NASA's Galileo spacecraft will turn and fire its small on-board thrusters Tuesday, July 2, to set its course for an encounter with the asteroid Gaspra in October.
Acting on computer commands sent to it by engineers at the Jet Propulsion Laboratory, the 2-1/2-ton spacecraft will begin its maneuver about 8:20 a.m. Pacific Daylight Time Tuesday.
The maneuver will alter Galileo's velocity in space by about 3.6 meters per second (about 8 miles per hour), slowing it slightly and adjusting the flyby distance at Gaspra on October 29 to 1,600 kilometers (1,000 miles).
The October event will be the first flyby of an asteroid. Gaspra, about 11 miles long, orbits roughly 200 million miles from the sun near the inner edge of the asteroid belt. Scientists believe it is a fairly typical small, rocky main-belt asteroid.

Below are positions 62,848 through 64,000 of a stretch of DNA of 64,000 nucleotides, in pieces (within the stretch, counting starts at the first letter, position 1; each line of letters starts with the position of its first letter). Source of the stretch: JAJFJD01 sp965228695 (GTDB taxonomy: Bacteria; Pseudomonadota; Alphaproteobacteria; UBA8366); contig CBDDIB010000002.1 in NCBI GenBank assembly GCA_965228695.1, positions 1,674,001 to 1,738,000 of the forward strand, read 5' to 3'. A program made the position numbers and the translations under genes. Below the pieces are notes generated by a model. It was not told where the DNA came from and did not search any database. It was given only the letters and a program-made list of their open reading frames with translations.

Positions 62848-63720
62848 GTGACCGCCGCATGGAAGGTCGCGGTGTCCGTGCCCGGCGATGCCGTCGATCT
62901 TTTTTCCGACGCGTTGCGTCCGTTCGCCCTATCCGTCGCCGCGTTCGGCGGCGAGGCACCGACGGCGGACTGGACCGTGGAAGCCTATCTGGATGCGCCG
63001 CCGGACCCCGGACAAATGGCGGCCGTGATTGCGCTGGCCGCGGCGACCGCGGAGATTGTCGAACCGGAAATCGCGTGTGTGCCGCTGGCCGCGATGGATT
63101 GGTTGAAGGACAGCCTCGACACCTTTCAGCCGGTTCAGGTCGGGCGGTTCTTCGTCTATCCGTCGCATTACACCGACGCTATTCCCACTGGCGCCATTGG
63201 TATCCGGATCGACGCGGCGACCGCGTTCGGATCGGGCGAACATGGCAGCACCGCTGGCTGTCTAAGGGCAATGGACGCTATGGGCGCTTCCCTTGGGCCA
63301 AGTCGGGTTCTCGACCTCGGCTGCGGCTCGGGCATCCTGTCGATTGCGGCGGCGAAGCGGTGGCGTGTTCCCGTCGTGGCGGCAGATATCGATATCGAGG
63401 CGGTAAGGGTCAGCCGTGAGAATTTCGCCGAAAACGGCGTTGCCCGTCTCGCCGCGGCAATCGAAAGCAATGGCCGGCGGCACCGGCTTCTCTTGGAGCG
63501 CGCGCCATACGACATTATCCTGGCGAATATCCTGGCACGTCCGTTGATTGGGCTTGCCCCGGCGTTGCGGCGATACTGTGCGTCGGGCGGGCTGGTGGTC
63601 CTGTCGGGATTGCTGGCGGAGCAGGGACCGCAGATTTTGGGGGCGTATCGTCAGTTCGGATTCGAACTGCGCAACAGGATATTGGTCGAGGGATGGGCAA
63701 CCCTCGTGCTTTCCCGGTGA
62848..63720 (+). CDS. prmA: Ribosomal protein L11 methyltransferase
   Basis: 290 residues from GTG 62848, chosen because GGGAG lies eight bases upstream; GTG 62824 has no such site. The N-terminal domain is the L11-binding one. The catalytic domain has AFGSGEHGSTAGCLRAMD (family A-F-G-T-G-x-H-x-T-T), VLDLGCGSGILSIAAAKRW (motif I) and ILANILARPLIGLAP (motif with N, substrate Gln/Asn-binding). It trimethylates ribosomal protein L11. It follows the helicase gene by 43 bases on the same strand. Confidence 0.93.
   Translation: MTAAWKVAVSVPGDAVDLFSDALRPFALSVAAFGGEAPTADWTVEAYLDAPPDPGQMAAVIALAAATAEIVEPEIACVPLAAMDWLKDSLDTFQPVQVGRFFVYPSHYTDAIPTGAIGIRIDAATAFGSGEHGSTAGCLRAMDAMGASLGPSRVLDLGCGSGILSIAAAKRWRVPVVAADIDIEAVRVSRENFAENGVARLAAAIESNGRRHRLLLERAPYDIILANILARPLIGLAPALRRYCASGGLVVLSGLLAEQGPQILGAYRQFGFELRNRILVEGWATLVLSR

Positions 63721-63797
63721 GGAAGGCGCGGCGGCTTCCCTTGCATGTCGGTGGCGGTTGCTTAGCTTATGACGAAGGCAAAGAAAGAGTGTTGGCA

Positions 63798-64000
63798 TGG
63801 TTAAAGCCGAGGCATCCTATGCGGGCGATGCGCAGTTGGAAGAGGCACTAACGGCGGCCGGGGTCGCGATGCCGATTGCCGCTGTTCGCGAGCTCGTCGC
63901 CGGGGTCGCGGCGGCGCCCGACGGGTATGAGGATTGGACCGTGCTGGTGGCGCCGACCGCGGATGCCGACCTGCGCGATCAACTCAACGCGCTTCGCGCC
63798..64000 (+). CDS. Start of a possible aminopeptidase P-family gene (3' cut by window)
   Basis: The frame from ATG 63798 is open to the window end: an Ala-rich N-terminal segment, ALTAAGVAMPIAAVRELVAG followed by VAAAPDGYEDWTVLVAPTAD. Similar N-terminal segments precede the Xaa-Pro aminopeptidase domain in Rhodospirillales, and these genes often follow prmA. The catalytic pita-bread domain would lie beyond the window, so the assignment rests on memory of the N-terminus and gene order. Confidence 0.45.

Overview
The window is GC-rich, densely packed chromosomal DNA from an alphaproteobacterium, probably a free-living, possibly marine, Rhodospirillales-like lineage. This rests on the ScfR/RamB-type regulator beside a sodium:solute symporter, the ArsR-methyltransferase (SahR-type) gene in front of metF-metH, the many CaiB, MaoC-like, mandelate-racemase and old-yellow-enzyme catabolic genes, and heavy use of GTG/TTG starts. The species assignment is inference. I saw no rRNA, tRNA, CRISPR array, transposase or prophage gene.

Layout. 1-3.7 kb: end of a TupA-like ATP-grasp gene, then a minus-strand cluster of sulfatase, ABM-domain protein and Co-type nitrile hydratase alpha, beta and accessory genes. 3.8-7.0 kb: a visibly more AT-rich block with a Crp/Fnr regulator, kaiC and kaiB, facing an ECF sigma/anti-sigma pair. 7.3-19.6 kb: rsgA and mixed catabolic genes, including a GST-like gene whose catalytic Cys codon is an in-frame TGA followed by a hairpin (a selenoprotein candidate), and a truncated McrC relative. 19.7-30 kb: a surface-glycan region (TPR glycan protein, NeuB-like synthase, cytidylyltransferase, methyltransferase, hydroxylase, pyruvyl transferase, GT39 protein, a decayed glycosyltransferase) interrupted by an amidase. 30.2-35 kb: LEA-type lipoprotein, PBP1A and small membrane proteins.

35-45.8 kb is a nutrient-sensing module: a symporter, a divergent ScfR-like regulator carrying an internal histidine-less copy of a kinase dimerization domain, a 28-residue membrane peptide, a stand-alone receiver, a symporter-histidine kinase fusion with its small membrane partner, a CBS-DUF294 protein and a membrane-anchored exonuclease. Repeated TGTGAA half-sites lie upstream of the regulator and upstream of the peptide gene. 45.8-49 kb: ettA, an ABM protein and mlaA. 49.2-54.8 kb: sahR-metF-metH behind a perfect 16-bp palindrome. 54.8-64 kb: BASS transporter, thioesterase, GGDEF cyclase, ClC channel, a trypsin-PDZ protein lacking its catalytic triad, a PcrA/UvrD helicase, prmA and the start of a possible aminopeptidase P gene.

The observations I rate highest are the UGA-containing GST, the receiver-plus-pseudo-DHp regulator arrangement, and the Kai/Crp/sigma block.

Galileo is en route to the giant planet Jupiter, where it will go into orbit in December 1995 after sending a probe into Jupiter's atmosphere. Following an October 1989 launch, the spacecraft flew by Venus and the Earth in 1990 in gravity-assist passes to increase its velocity. One more Earth gravity assist is planned in December 1992 to pick up the last increment of velocity necessary to reach Jupiter.
The Galileo mission is managed for NASA's Office of Space Science and Applications by JPL.
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